Because it is rarely certain whether the trial court will be issuing further discovery orders, the better approach in general is to treat such orders as not appealable. Allowing an appeal of each discovery order will invite unnecessary delay and facilitate the concealment of assets. So we join our colleagues in Fox Johns and part company with them in Macaluso. We treat this appeal as a petition for writ of mandate.
KGCRE contends the scope of a section 708.120 third party examination is expressly limited by the statute and case law.
Section 708.120, subdivision (a) provides: “Upon ex parte application by a judgment creditor who has a money judgment and proof by the judgment creditor by affidavit or otherwise to the satisfaction of the proper court that a third person has possession or control of property in which the judgment debtor has an interest or is indebted to the judgment debtor in an amount exceeding two hundred fifty dollars ($250), the court shall make an order directing the third person to appear before the court, or before a referee appointed by the court, at a time and place specified in the order, to answer concerning such property or debt. The affidavit in support of the judgment creditor's application may be based on the affiant's information and belief.”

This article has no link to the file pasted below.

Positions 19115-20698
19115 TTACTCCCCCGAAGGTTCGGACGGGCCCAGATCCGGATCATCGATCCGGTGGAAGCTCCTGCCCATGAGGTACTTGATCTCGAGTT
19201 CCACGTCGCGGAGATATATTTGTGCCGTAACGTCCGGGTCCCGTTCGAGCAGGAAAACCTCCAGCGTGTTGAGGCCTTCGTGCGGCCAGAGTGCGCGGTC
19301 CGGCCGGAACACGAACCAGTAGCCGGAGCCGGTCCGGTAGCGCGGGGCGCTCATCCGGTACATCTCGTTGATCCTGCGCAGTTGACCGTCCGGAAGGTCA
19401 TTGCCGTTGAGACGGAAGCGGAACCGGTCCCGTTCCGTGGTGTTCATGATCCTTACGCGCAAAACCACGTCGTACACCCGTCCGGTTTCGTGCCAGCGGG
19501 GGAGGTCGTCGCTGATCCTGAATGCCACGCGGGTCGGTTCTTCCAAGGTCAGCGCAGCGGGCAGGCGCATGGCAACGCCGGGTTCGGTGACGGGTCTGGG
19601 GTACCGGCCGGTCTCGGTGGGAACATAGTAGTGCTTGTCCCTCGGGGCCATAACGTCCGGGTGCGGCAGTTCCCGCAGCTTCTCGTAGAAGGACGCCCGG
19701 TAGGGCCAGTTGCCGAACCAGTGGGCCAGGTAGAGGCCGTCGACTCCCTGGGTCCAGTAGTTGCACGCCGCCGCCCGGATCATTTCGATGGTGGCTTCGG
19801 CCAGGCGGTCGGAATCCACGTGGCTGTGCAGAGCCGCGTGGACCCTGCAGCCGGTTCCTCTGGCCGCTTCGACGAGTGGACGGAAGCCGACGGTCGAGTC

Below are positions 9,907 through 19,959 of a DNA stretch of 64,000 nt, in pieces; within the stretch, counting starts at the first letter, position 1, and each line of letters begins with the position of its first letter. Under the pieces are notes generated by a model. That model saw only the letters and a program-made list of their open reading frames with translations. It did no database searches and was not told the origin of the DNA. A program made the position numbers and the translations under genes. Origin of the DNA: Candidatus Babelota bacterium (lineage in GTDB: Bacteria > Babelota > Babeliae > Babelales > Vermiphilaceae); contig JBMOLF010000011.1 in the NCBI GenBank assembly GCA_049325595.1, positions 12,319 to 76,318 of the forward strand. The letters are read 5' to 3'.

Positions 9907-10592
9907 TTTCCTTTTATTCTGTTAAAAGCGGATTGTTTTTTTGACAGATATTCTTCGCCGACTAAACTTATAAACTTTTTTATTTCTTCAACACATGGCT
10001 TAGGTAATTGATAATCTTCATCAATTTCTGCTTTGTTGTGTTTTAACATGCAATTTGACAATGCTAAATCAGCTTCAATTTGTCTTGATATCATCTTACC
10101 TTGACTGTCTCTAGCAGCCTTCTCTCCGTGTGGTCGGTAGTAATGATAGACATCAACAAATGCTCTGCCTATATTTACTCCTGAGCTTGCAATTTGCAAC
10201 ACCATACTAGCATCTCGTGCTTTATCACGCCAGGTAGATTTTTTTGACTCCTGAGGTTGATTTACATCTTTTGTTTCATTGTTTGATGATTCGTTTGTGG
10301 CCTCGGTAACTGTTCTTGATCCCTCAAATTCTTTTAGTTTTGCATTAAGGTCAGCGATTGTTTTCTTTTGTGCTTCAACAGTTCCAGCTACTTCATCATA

KGCRE argues the statute concerns only property of which a third party has “possession or control” or where the third party is “indebted to the judgment debtor.” The statute provides that the third party must “answer concerning such property or debt ․” (§ 708.120, subd. (a).) KGCRE concludes that because it no longer has possession or control over the property in question, it need not answer questions concerning the location of the property.
KGCRE relies on Fox Johns, supra, 219 Cal.App.4th 1210. There, a law firm client was a judgment debtor. The judgment creditor proceeded with post-judgment third party discovery against the law firm under section 708.120. The law firm refused to allow the judgment creditor to discover the identity of the law firm's clients, the billings of other clients or obtain other information about the identity of entities that could be the judgment debtor's alter ego. The trial court issued an order compelling the law firm to disclose some of the information requested. The Court of Appeal issued a writ of mandate compelling the trial court to vacate its order.